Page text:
Ariana shared an easy to remember framework for preparing to think about the future: The 3 Ms of metabolism, mindset, and morals. Metabolism refers to our organization’s or group’s ability to receive, digest, and act on information. Mindset is about bringing openness and creativity to futures thinking. Morals encompass the values and ethics of defining right and wrong and deciding to act with integrity to do the right thing.
Geci spoke the confusion and overwhelm that can come from imagining preferred futures. To keep people oriented from seeking a single panacea, she poses the following question: How would you tend to a forest? This reframing question helps to to be more open to a wide range of transformative ideas. You would never tend to a forest by focusing on a single tree; rather you would foster a healthy environment overall so the entire forest could prosper.
Elizabeth cautioned about the power and responsibility for the stories we tell ourselves and others. Stories can explain complex subjects, share data and persuade. They create our heroes and define our values. And because of these properties, the content of our stories and the identities of our storytellers necessarily shapes their power.
I’ve made a conscious effort to look for signals that point to hope and illuminate pathways engaging in this labor of love — building new places and modes of belonging for the future. We can’t allow despair to limit the possibilities of new worlds ahead of us.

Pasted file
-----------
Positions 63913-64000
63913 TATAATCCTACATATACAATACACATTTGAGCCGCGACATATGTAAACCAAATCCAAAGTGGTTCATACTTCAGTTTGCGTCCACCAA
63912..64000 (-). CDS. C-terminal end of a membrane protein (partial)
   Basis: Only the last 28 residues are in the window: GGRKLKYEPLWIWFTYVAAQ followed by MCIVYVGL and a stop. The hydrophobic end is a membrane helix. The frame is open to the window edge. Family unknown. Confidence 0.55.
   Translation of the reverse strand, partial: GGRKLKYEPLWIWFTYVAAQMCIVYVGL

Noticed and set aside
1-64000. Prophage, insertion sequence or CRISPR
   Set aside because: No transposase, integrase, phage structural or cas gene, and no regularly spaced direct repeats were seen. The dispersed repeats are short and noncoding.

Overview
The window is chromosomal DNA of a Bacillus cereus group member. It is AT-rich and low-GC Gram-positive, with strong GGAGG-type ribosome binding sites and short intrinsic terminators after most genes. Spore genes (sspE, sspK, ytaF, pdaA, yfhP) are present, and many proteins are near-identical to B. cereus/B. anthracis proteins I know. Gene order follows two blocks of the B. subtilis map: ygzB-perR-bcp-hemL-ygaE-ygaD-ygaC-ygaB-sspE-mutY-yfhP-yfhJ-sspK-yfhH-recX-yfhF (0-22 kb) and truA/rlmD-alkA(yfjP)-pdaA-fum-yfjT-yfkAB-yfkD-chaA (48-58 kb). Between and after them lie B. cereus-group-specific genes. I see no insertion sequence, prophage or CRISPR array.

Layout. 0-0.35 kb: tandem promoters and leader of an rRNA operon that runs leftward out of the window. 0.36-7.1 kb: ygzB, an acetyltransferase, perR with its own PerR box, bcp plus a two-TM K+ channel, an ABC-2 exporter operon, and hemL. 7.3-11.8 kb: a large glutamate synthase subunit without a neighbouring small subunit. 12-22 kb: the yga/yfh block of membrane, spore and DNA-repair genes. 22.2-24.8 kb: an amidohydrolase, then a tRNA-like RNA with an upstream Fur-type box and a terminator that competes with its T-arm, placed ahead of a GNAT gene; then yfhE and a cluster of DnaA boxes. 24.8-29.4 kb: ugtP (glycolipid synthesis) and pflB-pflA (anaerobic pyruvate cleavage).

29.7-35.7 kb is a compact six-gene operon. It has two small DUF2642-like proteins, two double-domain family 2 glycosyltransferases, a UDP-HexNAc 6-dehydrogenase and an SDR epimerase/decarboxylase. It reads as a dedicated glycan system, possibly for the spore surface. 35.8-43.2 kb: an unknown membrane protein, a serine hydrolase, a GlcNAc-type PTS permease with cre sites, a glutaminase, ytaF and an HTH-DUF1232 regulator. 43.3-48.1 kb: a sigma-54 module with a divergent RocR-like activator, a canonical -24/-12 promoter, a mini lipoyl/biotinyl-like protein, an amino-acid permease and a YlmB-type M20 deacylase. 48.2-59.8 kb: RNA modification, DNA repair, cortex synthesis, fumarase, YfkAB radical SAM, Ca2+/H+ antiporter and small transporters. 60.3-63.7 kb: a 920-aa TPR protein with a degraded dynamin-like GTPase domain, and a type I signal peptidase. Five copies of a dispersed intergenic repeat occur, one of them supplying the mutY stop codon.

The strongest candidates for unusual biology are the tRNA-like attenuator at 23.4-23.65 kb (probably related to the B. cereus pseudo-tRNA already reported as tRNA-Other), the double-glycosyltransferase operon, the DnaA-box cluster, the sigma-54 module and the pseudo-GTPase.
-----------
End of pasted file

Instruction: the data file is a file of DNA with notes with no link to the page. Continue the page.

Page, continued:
First, let’s turn to history. Anthropologist Richard B. Lee wrote an exhaustive review article of hunter-gatherer societies to dispel the myth that humans are naturally aggressive and war like. Lee says, “[Steven] Pinker glosses over a very well documented and durable tenet of anthropology, namely that, with a few exceptions, warfare, as commonly understood, is rare or uncommon in many hunting and gathering societies.”
Richard Lee also summarises decades of research on hunter-gatherers showing how they emphasise food-sharing, gender equality and cooperative childcare. Lee concludes that it was this sort of less aggressive and more cooperative social environment in our evolutionary past that permitted the long childhoods required for human brain growth.
Our present-day iteration of demands for racial justice has revived interest in a century-old innovation of community land trusts:
In the 1960s, civil rights organizers recognized that denying property rights was a key method of reinforcing white supremacy in the U.S., blocking people from putting down roots in a community, limiting their political power as well as wealth.